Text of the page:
Jumanji: Welcome to the Jungle

“A game for those who seek to find a way to leave their world behind.”

Don’t get me wrong, I do really love Star Wars. I’ve loved having a new one each year, and adore the tradition I have of seeing it twice in a week – first with two of my closest friends from uni, then with my family. But… they’re not quite Christmas films are they? And I don’t mean Christmas in the sense of having a festive narrative or featuring a wampa in a Christmas jumper – I mean thematically. Over the years there’s a particular type of film we like to watch with our nearest and dearest over the holidays, and crowd around the tv in the manner our long-ago ancestors perched around the fire. They’re adventure movies, tales of brave deeds, hero’s journeys at their most literal.

Today the Christmas edition of Radio Times came out – although I’m yet to peruse it I’m pretty sure it’s a safe bet to say that Indiana Jones will undoubtedly have numerous outings, Harry Potter & co will unquestionably make an appearance, E.T will phone home and The Goonies will be back looking for treasure.  Those are what I think of when I think of festive watching (after the compulsory watching of both Elf and Muppets Christmas Carol). And, truly surprisingly, Jumanji: Welcome To The Jungle may just have joined that list.

That’s because it knows what kind of film it wants to be, an action-adventure movie with heart, takes it seriously and is unashamed of doing so. It could have easily been so bad and so cheesy – four teenage archetypes taking on vastly different personas whilst trying to survive the video game they’ve entered. But because everyone and everything about the film commits to the premise- well, it really works.

Dwayne Johnson (who lost a fair bit of kudos with me after the dismal Baywatch) pulls things back with a superb performance as reclusive teen Spencer. He perfectly captures teen-Spencer’s (Alex Wolff) nervous ticks and wonderfully plays out the story of someone learning to be that bit less scared of the world around him. His on-screen rapport with Kevin Hart is just as good as it was in Central Intelligence – they bounce fantastically off each other and lend themselves to some truly laugh out loud moments. Karen Gillan provides a solid performance as excruciatingly shy Martha and has two stand out scenes. One involves the very memorable usage of Big Mountains’ cover of Baby I Love Your Way.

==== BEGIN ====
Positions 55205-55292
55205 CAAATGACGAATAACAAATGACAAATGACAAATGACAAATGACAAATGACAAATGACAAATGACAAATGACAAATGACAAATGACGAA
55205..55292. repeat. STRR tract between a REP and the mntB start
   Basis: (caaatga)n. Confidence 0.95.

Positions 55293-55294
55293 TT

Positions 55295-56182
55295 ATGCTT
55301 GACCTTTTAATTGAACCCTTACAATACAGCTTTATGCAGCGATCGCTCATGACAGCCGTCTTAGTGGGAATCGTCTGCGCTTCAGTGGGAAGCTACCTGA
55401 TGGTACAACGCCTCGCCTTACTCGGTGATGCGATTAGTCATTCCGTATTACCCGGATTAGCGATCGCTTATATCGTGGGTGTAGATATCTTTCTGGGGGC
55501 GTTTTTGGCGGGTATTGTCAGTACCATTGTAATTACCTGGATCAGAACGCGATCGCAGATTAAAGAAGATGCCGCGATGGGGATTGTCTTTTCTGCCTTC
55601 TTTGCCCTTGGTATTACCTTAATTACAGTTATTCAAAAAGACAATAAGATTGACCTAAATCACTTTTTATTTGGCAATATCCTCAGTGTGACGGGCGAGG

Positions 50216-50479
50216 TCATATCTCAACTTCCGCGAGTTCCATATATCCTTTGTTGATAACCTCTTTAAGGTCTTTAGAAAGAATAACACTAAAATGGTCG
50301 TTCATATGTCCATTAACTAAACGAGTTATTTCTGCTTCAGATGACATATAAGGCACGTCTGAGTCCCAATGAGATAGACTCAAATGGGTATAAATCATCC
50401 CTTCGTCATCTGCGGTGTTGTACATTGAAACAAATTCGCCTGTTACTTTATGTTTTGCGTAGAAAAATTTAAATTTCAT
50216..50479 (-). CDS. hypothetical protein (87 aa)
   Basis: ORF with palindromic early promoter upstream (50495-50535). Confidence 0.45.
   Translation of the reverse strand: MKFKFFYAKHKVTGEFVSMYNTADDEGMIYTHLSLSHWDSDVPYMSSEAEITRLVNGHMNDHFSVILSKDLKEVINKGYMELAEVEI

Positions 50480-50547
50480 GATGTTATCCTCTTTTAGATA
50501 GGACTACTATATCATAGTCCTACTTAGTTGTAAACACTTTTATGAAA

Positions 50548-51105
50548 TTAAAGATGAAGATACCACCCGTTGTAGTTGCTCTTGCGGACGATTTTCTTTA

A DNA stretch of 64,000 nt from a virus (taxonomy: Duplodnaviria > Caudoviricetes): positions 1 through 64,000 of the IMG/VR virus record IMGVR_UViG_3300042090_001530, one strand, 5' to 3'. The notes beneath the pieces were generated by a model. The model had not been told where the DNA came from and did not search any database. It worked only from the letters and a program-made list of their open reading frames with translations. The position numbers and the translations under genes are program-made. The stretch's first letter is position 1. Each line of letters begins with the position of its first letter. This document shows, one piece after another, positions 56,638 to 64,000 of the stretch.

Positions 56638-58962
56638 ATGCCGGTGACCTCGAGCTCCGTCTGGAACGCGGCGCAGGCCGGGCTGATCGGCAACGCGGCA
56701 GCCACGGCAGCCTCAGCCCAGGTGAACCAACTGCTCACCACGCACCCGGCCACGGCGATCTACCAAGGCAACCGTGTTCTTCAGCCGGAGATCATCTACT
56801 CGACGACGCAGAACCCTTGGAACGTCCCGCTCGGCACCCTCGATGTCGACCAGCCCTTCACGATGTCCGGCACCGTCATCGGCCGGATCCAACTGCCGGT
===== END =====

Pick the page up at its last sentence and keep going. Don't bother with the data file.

Her other most memorable moment involves the film’s MVP – Jack Black. As image-obsessed teenage drama girl Bethany it would have been all-too easy for him to phone in the performance, too over play it and turn in a total caricature. What we get instead is one of his best performances in years, one that’s both funny and meaningful. There’s a surprising amount of depth in his characterisation and the performance comes across as truly heartfelt – which is true of all the central performances. As are the film’s truly lovely messages about living life to the fullest and the necessity of self-belief.

That’s not to say the film isn’t funny – both the six and ten laugh tests were passed with ease. But I’m not going to spoil them here, I’ll them for you to discover for yourself. This is a film for all the family and it’s a whole lotta fun.

4 stars




  1. thefilm.blog · December 11, 2017

    Aw, got to love the Radio Times at Christmas!


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